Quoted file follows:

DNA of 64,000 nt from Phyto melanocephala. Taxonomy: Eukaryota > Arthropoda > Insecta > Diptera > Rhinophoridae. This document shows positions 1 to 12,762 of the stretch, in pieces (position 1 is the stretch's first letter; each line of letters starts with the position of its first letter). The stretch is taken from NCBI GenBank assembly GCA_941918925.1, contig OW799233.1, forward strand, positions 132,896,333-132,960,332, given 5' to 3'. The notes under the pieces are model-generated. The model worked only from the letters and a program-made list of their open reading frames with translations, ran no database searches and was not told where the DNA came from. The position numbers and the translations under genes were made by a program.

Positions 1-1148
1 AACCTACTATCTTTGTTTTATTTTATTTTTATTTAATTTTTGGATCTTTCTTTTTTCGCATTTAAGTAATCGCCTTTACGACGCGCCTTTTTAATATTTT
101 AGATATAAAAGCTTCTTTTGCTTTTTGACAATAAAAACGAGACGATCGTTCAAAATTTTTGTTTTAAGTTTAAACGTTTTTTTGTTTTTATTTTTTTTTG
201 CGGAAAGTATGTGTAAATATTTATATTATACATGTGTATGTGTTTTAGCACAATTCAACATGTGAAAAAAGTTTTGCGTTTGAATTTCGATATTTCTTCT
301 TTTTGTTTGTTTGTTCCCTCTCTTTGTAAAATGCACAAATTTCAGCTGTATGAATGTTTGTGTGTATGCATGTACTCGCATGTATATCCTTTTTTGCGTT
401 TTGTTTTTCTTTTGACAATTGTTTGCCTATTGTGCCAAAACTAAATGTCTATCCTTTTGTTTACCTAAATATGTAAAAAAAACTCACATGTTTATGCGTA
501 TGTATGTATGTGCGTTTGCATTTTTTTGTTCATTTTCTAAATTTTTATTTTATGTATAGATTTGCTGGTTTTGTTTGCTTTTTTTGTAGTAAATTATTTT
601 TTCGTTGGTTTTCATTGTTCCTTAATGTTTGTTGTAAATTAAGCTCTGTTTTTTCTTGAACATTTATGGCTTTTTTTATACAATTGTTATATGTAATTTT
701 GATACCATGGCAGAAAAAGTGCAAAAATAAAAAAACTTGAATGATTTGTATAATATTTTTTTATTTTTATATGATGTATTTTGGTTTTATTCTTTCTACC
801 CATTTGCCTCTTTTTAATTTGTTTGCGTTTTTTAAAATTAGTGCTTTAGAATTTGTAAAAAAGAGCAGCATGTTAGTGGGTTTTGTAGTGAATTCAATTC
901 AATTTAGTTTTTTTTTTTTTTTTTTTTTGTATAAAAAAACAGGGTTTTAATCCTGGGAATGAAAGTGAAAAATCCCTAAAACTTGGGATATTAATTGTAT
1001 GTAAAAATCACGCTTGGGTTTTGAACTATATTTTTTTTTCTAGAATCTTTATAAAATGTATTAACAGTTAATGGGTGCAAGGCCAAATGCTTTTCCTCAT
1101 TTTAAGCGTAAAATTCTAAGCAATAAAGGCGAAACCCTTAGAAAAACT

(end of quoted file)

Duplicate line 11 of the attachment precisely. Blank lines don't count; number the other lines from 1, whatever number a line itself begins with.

801 CATTTGCCTCTTTTTAATTTGTTTGCGTTTTTTAAAATTAGTGCTTTAGAATTTGTAAAAAAGAGCAGCATGTTAGTGGGTTTTGTAGTGAATTCAATTC